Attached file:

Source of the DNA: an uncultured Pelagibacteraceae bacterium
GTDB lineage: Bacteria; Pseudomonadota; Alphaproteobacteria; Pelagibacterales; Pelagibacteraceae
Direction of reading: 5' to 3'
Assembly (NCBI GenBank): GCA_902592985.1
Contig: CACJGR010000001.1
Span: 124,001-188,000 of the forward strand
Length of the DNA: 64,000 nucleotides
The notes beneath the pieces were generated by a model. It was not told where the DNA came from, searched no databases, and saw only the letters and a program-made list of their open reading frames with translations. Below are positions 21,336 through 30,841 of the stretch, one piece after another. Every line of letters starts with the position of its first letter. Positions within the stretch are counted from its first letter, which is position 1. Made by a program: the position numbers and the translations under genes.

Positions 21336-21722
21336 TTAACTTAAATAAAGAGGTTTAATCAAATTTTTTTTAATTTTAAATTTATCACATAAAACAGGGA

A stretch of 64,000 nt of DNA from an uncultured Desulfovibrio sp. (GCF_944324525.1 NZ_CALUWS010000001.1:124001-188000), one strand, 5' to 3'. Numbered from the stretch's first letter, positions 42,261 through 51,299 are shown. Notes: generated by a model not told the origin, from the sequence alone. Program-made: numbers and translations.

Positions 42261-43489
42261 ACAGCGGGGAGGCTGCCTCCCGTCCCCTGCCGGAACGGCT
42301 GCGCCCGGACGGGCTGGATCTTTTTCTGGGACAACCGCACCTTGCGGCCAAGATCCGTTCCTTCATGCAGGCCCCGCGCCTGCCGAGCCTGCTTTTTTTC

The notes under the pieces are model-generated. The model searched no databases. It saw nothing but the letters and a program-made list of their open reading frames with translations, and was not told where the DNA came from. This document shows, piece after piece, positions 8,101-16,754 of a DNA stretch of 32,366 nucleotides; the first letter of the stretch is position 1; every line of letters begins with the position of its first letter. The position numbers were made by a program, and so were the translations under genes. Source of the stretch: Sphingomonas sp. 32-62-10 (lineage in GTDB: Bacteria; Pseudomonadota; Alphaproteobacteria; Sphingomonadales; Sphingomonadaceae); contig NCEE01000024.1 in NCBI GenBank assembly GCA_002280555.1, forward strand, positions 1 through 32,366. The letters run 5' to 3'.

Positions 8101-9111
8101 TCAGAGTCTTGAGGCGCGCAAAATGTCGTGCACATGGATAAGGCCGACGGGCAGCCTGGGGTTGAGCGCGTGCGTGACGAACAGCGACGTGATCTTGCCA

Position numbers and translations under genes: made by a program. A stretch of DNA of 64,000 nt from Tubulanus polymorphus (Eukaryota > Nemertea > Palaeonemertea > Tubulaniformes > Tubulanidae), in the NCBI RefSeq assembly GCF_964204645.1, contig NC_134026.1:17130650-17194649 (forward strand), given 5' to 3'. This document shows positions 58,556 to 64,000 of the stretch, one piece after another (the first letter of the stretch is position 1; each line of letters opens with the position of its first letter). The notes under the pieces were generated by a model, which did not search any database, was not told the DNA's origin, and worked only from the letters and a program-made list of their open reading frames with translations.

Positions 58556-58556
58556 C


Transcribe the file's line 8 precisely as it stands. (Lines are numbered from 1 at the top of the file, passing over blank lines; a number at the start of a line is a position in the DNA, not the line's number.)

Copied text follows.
The notes beneath the pieces were generated by a model. It was not told where the DNA came from, searched no databases, and saw only the letters and a program-made list of their open reading frames with translations. Below are positions 21,336 through 30,841 of the stretch, one piece after another. Every line of letters starts with the position of its first letter. Positions within the stretch are counted from its first letter, which is position 1. Made by a program: the position numbers and the translations under genes.